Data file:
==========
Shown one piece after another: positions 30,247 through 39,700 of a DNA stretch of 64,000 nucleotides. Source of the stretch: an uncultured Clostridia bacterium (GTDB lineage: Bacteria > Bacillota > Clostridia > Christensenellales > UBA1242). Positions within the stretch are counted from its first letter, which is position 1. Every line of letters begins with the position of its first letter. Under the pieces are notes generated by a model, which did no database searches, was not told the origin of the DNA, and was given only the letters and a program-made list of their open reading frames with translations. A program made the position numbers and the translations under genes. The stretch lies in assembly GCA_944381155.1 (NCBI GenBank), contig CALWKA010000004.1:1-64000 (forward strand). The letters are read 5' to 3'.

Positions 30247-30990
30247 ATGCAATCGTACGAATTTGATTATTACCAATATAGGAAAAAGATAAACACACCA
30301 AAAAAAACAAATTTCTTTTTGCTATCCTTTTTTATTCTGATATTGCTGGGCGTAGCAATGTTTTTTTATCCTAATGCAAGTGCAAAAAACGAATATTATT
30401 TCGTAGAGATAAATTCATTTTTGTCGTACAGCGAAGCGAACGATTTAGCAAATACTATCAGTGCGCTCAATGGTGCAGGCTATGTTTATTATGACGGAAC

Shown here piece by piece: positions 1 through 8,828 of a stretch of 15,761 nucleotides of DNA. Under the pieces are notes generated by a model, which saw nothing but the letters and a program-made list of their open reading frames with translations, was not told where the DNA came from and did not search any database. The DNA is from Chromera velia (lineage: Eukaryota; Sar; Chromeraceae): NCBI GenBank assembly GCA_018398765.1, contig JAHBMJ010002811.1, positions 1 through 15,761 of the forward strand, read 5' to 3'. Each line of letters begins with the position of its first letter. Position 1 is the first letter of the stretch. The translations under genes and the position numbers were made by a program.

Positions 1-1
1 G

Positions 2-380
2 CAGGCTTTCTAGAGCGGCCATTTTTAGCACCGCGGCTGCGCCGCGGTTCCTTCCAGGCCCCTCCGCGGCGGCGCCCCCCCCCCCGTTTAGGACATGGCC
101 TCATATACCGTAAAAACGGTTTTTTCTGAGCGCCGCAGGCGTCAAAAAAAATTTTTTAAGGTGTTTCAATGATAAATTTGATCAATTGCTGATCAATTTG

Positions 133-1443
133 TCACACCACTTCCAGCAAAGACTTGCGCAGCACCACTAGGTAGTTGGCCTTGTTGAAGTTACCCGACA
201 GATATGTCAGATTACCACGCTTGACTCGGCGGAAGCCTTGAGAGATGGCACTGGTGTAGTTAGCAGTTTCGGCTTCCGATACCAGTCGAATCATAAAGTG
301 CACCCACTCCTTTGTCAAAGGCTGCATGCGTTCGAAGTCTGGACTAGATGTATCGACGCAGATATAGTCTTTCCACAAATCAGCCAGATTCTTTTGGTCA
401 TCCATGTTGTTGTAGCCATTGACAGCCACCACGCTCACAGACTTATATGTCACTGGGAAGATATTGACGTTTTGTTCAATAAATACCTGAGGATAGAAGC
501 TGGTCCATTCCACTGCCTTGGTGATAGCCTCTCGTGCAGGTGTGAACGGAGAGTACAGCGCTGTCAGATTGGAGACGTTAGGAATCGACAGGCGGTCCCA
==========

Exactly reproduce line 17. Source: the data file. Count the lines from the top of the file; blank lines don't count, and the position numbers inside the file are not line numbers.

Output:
501 TGGTCCATTCCACTGCCTTGGTGATAGCCTCTCGTGCAGGTGTGAACGGAGAGTACAGCGCTGTCAGATTGGAGACGTTAGGAATCGACAGGCGGTCCCA